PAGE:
Monday, October 12, 2009

Example of a solution not fit for purpose

Five years ago I architected and (with a small team) implemented a COTS centric solution (Microsoft and ProSight technologies). The design process was supported by clients and all phases of SDLC were executed well. Architecturally significant decisions were made based on factual findings. For example, after an evaluation of enterprise environment we concluded that the necessary bandwidth required by COTS software wasn't available and a decision was made to allow select user groups to access software directly on a server via a remote desktop connection. Other user groups would use web interface for simpler tasks. We estimated the number of users, application load cycles, data call spikes, etc.

In the end we crafted a seven sever solution with load balanced web front ends, separate logic server for data crunching, and a set of very powerful database servers (in 2005 fully loaded HP ProLiant 570 were the best of breed).

At UAT the solution surpassed technical and usability expectations and was well suited to handle over 3,000 users. So why is this solution (still actively used) not fit for purpose? Because the number of actual users is in the hundreds and not thousands. The client over estimated the adoption rate of the solution. The next year the business processes changed and the organization chose not to invest into reconfiguring the solution to enable the full 3,000 users to use it.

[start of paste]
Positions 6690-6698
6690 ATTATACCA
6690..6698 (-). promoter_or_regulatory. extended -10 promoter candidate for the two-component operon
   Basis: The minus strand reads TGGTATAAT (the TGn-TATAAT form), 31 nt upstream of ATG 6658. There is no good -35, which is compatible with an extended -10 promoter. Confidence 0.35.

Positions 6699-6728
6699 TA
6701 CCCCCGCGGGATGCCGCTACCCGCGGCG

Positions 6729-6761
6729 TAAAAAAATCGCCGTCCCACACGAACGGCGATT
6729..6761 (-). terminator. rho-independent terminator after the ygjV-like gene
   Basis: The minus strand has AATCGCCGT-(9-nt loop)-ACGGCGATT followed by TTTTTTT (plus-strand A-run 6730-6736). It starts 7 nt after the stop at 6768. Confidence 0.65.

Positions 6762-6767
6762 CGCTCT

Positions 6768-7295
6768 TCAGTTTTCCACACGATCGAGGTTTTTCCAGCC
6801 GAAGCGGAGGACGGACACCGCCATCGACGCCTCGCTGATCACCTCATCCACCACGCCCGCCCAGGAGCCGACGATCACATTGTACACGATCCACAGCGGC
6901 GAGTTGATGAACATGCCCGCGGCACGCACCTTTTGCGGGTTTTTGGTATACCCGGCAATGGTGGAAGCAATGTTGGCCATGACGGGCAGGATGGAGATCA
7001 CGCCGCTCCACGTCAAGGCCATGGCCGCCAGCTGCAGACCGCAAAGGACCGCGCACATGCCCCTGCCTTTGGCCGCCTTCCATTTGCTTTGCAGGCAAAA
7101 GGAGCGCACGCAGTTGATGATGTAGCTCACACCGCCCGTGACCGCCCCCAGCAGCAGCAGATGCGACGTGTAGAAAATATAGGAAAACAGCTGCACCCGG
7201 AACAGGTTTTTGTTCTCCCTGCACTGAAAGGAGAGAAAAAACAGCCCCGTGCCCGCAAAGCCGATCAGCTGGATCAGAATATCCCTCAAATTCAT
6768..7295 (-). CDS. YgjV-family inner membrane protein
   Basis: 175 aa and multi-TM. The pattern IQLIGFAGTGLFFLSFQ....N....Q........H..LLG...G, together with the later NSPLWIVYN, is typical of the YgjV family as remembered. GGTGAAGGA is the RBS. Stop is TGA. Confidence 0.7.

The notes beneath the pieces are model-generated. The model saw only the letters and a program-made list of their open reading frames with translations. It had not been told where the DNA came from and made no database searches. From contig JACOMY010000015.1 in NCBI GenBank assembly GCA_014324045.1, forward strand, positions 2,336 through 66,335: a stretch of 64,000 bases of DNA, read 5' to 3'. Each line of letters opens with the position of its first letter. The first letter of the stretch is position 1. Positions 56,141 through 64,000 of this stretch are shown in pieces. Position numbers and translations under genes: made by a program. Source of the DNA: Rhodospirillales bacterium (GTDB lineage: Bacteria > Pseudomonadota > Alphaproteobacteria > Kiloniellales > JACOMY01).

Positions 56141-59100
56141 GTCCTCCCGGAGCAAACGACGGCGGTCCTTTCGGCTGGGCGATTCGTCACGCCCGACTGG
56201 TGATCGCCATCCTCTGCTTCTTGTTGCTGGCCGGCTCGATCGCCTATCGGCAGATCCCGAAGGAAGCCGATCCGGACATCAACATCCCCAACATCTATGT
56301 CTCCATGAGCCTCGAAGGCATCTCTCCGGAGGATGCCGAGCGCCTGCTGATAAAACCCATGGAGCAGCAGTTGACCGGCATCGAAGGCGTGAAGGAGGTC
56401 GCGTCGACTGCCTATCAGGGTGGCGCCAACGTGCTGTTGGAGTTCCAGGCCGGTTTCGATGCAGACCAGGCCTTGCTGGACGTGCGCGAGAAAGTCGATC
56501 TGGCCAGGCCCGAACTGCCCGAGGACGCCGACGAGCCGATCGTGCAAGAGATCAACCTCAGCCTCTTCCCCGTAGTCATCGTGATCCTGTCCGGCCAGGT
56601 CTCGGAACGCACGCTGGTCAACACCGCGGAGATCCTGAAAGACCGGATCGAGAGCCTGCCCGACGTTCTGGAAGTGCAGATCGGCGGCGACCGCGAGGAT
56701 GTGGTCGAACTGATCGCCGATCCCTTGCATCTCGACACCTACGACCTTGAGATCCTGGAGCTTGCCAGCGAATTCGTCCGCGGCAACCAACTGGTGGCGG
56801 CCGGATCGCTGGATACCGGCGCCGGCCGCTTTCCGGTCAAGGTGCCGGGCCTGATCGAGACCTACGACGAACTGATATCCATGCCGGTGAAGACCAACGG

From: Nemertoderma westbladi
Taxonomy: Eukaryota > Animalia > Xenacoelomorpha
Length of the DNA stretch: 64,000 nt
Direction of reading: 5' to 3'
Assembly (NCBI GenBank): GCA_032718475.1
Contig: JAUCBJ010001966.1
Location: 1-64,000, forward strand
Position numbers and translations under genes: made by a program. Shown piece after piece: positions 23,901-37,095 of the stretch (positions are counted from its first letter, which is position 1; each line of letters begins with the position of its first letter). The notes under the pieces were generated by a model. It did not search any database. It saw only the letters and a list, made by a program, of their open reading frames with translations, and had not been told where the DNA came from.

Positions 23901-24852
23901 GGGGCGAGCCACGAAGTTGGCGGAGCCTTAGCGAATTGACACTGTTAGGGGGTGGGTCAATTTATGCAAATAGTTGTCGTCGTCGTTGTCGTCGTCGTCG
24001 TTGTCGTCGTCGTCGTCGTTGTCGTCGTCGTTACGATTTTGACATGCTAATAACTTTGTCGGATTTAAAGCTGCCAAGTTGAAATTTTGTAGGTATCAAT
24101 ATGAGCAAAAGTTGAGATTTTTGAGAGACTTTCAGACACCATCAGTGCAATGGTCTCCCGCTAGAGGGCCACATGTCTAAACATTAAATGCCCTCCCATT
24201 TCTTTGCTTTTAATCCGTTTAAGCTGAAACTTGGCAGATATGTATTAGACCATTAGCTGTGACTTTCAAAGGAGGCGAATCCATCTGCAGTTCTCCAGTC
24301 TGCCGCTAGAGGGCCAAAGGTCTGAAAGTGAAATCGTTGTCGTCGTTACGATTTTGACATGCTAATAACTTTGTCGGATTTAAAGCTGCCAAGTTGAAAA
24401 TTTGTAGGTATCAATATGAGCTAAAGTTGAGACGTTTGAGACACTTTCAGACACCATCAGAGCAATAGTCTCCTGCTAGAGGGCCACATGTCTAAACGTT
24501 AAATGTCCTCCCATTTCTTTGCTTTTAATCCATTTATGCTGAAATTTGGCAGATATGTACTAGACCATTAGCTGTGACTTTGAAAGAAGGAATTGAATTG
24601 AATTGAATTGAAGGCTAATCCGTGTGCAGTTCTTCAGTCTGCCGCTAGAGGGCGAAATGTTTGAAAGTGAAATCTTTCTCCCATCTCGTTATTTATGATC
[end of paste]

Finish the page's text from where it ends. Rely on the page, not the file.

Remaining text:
On a surface it appears that the architect is not at fault. But should the architect thought about user adoption? Should the solution have been designed with fewer servers from the start? In this case the risk of building for max size was the right choice, because this organization is large and slow moving. Procurement takes months and budgets are often unpredictable. Without knowing the history of this solution it's clear that this is an overkill and the solution is not fit for purpose (waste of computational resources). A potential way out is to scale down through virtualization, but of that's a story for another day.

Constantin K.
Firebrand Architect®

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